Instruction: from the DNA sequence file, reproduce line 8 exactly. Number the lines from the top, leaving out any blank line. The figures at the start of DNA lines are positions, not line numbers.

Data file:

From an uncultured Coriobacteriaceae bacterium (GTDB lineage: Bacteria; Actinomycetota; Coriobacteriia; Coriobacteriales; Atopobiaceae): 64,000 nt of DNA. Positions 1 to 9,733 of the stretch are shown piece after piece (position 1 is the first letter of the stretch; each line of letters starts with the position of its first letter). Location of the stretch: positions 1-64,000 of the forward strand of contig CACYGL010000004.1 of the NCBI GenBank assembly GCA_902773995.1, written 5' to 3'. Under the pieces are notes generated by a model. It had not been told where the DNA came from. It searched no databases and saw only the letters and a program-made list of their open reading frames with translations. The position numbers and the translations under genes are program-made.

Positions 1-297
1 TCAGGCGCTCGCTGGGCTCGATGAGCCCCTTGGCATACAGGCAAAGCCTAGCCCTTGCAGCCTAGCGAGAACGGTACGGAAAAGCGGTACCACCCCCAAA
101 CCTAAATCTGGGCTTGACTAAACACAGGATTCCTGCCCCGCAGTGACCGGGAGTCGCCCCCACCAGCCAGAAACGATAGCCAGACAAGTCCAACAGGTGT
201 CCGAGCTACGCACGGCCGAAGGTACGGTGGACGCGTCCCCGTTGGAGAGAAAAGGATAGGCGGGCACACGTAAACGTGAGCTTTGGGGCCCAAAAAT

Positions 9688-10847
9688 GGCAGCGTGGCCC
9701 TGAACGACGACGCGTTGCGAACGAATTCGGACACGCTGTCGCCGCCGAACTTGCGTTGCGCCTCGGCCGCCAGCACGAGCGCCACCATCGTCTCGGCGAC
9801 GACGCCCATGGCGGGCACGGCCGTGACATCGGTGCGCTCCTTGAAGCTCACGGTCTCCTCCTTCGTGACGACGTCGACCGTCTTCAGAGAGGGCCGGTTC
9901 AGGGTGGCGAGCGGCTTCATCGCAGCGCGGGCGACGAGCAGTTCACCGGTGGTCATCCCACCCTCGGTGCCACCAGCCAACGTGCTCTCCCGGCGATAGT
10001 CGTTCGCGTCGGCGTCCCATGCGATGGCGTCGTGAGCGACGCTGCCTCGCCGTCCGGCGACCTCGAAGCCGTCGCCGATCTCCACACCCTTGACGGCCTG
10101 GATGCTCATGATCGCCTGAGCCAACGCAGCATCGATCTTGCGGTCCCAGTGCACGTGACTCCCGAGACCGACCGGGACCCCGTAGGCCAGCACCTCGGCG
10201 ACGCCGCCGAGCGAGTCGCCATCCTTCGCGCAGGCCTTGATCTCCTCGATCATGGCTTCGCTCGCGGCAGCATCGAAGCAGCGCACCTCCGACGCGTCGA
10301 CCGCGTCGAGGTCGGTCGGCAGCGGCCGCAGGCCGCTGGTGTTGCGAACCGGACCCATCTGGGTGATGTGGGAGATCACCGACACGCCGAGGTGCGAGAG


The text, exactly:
9701 TGAACGACGACGCGTTGCGAACGAATTCGGACACGCTGTCGCCGCCGAACTTGCGTTGCGCCTCGGCCGCCAGCACGAGCGCCACCATCGTCTCGGCGAC